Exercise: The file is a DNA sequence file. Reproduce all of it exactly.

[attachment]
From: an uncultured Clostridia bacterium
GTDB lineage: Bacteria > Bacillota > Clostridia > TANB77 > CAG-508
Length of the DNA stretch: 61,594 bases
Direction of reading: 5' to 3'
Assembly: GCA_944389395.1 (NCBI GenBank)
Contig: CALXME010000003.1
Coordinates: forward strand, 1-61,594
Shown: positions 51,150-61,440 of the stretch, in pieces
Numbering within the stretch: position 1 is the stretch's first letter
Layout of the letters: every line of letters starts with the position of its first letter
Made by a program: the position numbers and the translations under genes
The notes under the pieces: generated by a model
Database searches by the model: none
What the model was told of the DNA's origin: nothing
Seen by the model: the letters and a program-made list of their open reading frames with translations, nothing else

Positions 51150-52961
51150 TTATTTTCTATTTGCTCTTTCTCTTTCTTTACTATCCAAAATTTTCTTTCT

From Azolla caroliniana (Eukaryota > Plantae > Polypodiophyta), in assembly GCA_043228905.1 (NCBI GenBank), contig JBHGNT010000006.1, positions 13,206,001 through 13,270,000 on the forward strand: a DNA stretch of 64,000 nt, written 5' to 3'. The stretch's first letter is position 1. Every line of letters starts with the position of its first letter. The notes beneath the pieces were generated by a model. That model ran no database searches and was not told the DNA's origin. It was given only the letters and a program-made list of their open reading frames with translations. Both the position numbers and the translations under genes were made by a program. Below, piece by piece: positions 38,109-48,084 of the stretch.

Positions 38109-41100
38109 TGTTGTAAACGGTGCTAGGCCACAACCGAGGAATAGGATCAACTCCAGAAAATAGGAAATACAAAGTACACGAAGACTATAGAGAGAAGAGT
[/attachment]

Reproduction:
From: an uncultured Clostridia bacterium
GTDB lineage: Bacteria > Bacillota > Clostridia > TANB77 > CAG-508
Length of the DNA stretch: 61,594 bases
Direction of reading: 5' to 3'
Assembly: GCA_944389395.1 (NCBI GenBank)
Contig: CALXME010000003.1
Coordinates: forward strand, 1-61,594
Shown: positions 51,150-61,440 of the stretch, in pieces
Numbering within the stretch: position 1 is the stretch's first letter
Layout of the letters: every line of letters starts with the position of its first letter
Made by a program: the position numbers and the translations under genes
The notes under the pieces: generated by a model
Database searches by the model: none
What the model was told of the DNA's origin: nothing
Seen by the model: the letters and a program-made list of their open reading frames with translations, nothing else

Positions 51150-52961
51150 TTATTTTCTATTTGCTCTTTCTCTTTCTTTACTATCCAAAATTTTCTTTCT

From Azolla caroliniana (Eukaryota > Plantae > Polypodiophyta), in assembly GCA_043228905.1 (NCBI GenBank), contig JBHGNT010000006.1, positions 13,206,001 through 13,270,000 on the forward strand: a DNA stretch of 64,000 nt, written 5' to 3'. The stretch's first letter is position 1. Every line of letters starts with the position of its first letter. The notes beneath the pieces were generated by a model. That model ran no database searches and was not told the DNA's origin. It was given only the letters and a program-made list of their open reading frames with translations. Both the position numbers and the translations under genes were made by a program. Below, piece by piece: positions 38,109-48,084 of the stretch.

Positions 38109-41100
38109 TGTTGTAAACGGTGCTAGGCCACAACCGAGGAATAGGATCAACTCCAGAAAATAGGAAATACAAAGTACACGAAGACTATAGAGAGAAGAGT